Missouri doesn’t want to play at ‘warp speed’ all the time

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source: APFrank Haith doesn’t want 40 Minutes of Hell. He wants 40 minutes of hellacious offense. If that means pushing the pace, so be it. But don’t be sloppy in an effort to go fast. Missouri’s coach can’t stand that.

Especially when it means an opponent can sneak back in a game.

The No. 9 Tigers had Thursday’s game against No. 25 Illinois in hand for the first 30 minutes or so. But sloppy play and stupid 3-point attempts helped the Illini turn a double-digit lead into a lead of their own before Mizzou rallied for a 78-74 victory. Haith, the Tigers’ new coach, wants his team to note why the lead vanished.

“There’s a fine line when you have an athletic team that is good in transition,” Haith said. “We don’t want to play at warp speed all the time. That allowed Illinois to get back into the game.”

To be fair, Illinois (11-2) deserves some of the credit.

Joseph Bertrand couldn’t miss, Meyers Leonard couldn’t be stopped inside and Illinois found the soft spots in Missouri’s defense most of the night, hitting 50 percent of its shots (though just 4 of 16 from deep). Illinois did a decent job ensuring Tigers star Marcus Denmon never got on track. Denmon played 31 minutes and finished with eight points, 11 below his average.

Guards Phil Pressey (18) and Michael Dixon (18) both picked up the scoring slack and Missouri’s only real post presence, Ricardo Ratliffe, got key buckets late.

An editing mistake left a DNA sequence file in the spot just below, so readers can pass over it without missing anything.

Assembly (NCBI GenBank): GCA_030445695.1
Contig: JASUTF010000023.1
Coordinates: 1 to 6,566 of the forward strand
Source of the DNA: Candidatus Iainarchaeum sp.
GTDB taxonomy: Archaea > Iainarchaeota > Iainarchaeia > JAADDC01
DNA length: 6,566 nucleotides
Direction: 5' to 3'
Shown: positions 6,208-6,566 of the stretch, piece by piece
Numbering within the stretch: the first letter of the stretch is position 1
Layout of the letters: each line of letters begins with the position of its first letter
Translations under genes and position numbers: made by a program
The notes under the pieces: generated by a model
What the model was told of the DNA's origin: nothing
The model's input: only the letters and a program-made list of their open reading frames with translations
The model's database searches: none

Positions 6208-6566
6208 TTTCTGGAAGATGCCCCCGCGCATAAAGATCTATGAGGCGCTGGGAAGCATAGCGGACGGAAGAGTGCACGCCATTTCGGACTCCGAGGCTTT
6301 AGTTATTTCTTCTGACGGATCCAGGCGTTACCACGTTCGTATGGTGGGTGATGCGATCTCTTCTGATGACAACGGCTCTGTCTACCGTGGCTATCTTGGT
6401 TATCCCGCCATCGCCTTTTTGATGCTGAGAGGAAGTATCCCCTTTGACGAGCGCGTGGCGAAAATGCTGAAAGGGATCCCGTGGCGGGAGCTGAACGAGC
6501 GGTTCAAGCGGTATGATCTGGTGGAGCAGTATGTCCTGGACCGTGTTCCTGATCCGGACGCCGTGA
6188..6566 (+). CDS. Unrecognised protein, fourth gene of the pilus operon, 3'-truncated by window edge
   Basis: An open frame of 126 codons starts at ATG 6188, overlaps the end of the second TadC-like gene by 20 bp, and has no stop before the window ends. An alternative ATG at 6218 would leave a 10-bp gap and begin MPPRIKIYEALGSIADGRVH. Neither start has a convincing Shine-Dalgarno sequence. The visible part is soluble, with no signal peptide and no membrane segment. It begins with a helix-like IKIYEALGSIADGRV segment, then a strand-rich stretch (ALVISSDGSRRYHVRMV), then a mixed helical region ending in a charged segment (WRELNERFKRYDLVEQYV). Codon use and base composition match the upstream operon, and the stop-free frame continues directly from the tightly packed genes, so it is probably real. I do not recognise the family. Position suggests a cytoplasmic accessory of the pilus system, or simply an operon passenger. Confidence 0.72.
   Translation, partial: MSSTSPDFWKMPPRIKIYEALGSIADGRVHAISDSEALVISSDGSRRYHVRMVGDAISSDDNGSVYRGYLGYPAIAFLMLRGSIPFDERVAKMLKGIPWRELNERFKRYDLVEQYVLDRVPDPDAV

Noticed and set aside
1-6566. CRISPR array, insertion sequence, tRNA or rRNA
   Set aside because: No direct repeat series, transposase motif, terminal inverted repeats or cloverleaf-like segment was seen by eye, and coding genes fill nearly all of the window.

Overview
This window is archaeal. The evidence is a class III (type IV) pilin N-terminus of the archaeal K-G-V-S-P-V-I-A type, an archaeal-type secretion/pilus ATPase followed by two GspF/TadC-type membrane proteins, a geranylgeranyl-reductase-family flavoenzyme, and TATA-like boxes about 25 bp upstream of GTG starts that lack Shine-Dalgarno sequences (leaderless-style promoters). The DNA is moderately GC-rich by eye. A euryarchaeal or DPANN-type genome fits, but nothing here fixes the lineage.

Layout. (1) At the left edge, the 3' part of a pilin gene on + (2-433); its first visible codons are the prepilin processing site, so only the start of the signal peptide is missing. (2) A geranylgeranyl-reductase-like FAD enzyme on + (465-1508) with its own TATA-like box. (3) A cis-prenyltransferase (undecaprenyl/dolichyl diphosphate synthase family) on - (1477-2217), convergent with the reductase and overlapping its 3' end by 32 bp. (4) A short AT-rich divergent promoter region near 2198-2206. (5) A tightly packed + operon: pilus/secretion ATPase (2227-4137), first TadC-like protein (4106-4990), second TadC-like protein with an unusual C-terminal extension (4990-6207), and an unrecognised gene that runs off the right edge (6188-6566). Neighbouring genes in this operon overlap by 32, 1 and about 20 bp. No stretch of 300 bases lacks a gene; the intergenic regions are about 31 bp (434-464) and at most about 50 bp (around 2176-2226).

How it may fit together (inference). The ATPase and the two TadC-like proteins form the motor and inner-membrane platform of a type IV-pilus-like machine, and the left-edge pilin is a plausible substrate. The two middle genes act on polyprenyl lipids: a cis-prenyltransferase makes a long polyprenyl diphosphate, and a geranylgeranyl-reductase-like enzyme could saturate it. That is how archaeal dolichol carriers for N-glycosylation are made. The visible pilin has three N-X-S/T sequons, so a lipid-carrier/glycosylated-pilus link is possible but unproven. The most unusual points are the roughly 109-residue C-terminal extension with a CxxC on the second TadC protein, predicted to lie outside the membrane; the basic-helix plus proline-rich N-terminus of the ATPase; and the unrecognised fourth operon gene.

That balance is key for Missouri (12-0), which is off to its best start in 30 years because its offense has been fantastic thus far. They lead the nation in eFG% and turnover percentage and no significant player scores less than 1.11 points per possession. That changed Thursday when Missouri faced the best defense it’s seen yet.

Its eFG% dropped 10 points – Leonard only had two blocks, but plenty of altered shots – which’ll be worth keeping an eye on later. If Haith’s serious about not always pushing the pace, it takes away one of their biggest strengths with that guard-heavy lineup.

Missouri only plays slightly slower than it did last year under Mike Anderson, but any half-court setting in which the 3s aren’t falling could create problems. The Tigers move the ball, but without anyone who can score inside, they remain susceptible to teams who can force them to grind out games.

Not that Missouri’s too worried. They just endured one of those games.

“We just had to dig it out,” guard Kim English said. “An ugly win is better than a pretty loss any day.”

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